Accessory for MCR:
Interfacial Rheology System
- Accessory for extended material characterization
- Highly precise studies of the flow properties of interfacial layers
- Comprehensive rheological investigations of emulsion and foam stability
The Interfacial Rheology System (IRS) for the MCR series enables you to study the flow properties of two-dimensional liquid-liquid and liquid-air interfaces. As the viscoelastic properties of the adsorbed interfacial layer correlate with emulsions and foam stability, interfacial rheology is essential in the development of foams and emulsions. In contrast, bulk rheology is the study of flow in three-dimensional fluids. The measurement, performed with the typical unmatched accuracy of the MCR rheometer series, is done with a bi-cone measuring geometry or a Du Noüy Ring, positioned directly in the interface.
Analyze emulsion and foam stability on your MCR rheometer
An MCR rheometer combined with an Interfacial Rheology System enables the measurement of the flow and viscoelastic properties directly in the interface of interfacial layers. These properties directly correlate with the rheology of emulsions and foam stability. Integrated Peltier elements allow you to set the sample temperature in the range from 5 °C to 70 °C. Measurements can be performed in rotational and oscillatory mode for extended analysis, e.g. flow curves and creep tests at an interfacial layer or oscillatory tests during the film formation process.
Even for measuring weak interfacial structures and over the full viscosity range
The bi-cone measuring system (68 mm, 2 x 5°) with very sharp edges is placed in the layer interface and measures absorbed or spread films, e.g. films produced by proteins or surfactants. Even the weakest interfacial structures can be measured with the low-torque capabilities and the TruStrain™ feature (fast and accurate strain control due to improved real-time position control) of the MCR rheometer.
The bi-cone system and Du Noüy Ring geometry provide higher mechanical stability compared to alternative measuring geometries and this enables the measurement of a unique range of interfacial viscosities, from extremely low to very high values. The normal force sensor in the air bearing of the MCR rheometer allows the accurate and automated positioning of the bi-cone in the interface to guarantee the highest accuracy and reproducibility.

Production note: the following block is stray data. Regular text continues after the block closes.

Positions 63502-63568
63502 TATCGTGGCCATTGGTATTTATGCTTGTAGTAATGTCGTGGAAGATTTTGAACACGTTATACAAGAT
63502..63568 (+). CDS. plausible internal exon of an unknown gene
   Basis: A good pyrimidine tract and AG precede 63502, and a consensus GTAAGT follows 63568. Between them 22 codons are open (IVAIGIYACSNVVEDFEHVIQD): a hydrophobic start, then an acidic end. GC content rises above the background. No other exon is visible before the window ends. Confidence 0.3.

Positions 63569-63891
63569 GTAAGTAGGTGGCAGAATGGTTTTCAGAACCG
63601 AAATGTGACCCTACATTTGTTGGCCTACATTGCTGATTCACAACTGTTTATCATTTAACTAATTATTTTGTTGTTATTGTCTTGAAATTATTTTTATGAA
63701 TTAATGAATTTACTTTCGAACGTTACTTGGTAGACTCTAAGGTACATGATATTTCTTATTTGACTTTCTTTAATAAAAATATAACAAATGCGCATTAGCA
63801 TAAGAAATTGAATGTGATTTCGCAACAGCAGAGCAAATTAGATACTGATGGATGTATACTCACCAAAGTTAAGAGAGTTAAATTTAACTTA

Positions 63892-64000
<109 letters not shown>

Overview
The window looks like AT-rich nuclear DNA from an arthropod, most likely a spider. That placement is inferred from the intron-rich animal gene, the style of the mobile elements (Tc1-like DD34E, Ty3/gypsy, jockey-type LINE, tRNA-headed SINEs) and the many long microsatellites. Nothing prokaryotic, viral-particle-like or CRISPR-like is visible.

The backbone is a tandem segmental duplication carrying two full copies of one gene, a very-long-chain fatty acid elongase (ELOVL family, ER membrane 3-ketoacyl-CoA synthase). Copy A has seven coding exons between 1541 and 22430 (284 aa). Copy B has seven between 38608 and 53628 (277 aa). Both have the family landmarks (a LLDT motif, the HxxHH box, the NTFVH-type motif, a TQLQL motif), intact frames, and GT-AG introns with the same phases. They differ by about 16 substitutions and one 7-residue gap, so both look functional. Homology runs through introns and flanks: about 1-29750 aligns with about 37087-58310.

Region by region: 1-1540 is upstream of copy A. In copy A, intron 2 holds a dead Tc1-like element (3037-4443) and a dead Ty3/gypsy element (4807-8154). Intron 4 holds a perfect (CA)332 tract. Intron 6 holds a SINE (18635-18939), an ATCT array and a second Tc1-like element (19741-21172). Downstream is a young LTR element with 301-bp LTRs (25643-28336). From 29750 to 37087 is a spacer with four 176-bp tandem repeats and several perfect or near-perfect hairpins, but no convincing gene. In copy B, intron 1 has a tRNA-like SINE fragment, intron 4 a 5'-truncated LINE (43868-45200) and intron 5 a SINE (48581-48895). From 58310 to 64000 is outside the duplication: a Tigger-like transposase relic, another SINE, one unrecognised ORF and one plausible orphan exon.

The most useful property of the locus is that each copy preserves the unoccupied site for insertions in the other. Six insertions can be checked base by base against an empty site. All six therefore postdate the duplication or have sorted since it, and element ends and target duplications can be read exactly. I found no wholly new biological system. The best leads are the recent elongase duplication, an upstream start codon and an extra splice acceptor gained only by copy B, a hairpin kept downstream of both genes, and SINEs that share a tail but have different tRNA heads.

The full range of analysis possibilities in shear rheology
RheoCompass, the proven rheometer software, is able to compensate the influence of the bulk and upper phase of the flow field in the Bi-cone system directly after the measurement. The analysis takes into account the complex coupling of the interface with the liquid sub-phase and reveals absolute interfacial shear rheology properties. All measured and calculated interfacial data is recorded and displayed. Moreover, predefined interfacial rheology workbooks are available for fast and convenient operation.
Choose the ideal interfacial rheology setup according to your specific needs
The IRS is also available as a “small sample volume” version, reducing the needed sample volume to 40 mL, which is especially important for materials that are only available in a limited amount. Furthermore, the system can be connected to a flow-through option, which makes it possible to change the composition of the interfacial system directly within the measuring device and even during the rheological test. This enables the direct and real-time analysis of effects caused by e.g. changes in pH value, salt concentration, or the introduction of new surface active ingredients. It is also possible to investigate interfacial transport processes and their connection to rheological properties. Even a Langmuir trough can be integrated in order to create interfacial layers with controlled packing density.
Deeply explore the rheology of emulsions, suspensions, and foams
Interfacial rheology plays an important role in many products and processes. Whenever there is a two-dimensional liquid/liquid or gas/liquid interface, the distinct rheological properties should be investigated since they determine the behavior and stability of e.g. suspensions, emulsions, and foams. Typical examples are surfactants and surface active polymers which are used for stabilizing emulsions and foams in the food and cosmetic industries in order to improve shelf life.
Other examples for such materials include:
- Food products, e.g. coffee crema
- Consumer products, e.g. detergents
- Pharmaceuticals and cosmetics, e.g. encapsulation, drug release, soap
- Oil industries, e.g. water-oil systems
- Life science and medicine, e.g. eye drops, body liquids
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